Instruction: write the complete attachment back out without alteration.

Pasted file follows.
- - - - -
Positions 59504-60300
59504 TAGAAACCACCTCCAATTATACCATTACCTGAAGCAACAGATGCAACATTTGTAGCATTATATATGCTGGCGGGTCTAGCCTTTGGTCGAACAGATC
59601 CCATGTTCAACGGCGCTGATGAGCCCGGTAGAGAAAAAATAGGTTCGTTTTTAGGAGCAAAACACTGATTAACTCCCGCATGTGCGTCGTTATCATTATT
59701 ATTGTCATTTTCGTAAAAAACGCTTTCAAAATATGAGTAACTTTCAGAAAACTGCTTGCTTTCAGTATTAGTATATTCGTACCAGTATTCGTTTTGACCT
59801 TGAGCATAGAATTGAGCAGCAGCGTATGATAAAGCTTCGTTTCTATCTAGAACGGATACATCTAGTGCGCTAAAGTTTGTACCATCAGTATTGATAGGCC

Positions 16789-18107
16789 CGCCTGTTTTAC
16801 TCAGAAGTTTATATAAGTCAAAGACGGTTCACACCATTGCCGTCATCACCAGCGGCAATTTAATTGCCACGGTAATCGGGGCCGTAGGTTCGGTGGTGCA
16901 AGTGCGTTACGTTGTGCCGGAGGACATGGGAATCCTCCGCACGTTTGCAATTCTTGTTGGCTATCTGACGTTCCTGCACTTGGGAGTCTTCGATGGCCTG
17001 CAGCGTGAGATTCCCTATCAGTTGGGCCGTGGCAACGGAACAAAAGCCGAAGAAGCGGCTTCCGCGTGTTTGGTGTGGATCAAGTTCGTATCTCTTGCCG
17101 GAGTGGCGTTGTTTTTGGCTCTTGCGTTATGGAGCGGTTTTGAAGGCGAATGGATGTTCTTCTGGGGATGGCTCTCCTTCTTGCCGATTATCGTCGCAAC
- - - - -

Positions 59504-60300
59504 TAGAAACCACCTCCAATTATACCATTACCTGAAGCAACAGATGCAACATTTGTAGCATTATATATGCTGGCGGGTCTAGCCTTTGGTCGAACAGATC
59601 CCATGTTCAACGGCGCTGATGAGCCCGGTAGAGAAAAAATAGGTTCGTTTTTAGGAGCAAAACACTGATTAACTCCCGCATGTGCGTCGTTATCATTATT
59701 ATTGTCATTTTCGTAAAAAACGCTTTCAAAATATGAGTAACTTTCAGAAAACTGCTTGCTTTCAGTATTAGTATATTCGTACCAGTATTCGTTTTGACCT
59801 TGAGCATAGAATTGAGCAGCAGCGTATGATAAAGCTTCGTTTCTATCTAGAACGGATACATCTAGTGCGCTAAAGTTTGTACCATCAGTATTGATAGGCC

Positions 16789-18107
16789 CGCCTGTTTTAC
16801 TCAGAAGTTTATATAAGTCAAAGACGGTTCACACCATTGCCGTCATCACCAGCGGCAATTTAATTGCCACGGTAATCGGGGCCGTAGGTTCGGTGGTGCA
16901 AGTGCGTTACGTTGTGCCGGAGGACATGGGAATCCTCCGCACGTTTGCAATTCTTGTTGGCTATCTGACGTTCCTGCACTTGGGAGTCTTCGATGGCCTG
17001 CAGCGTGAGATTCCCTATCAGTTGGGCCGTGGCAACGGAACAAAAGCCGAAGAAGCGGCTTCCGCGTGTTTGGTGTGGATCAAGTTCGTATCTCTTGCCG
17101 GAGTGGCGTTGTTTTTGGCTCTTGCGTTATGGAGCGGTTTTGAAGGCGAATGGATGTTCTTCTGGGGATGGCTCTCCTTCTTGCCGATTATCGTCGCAAC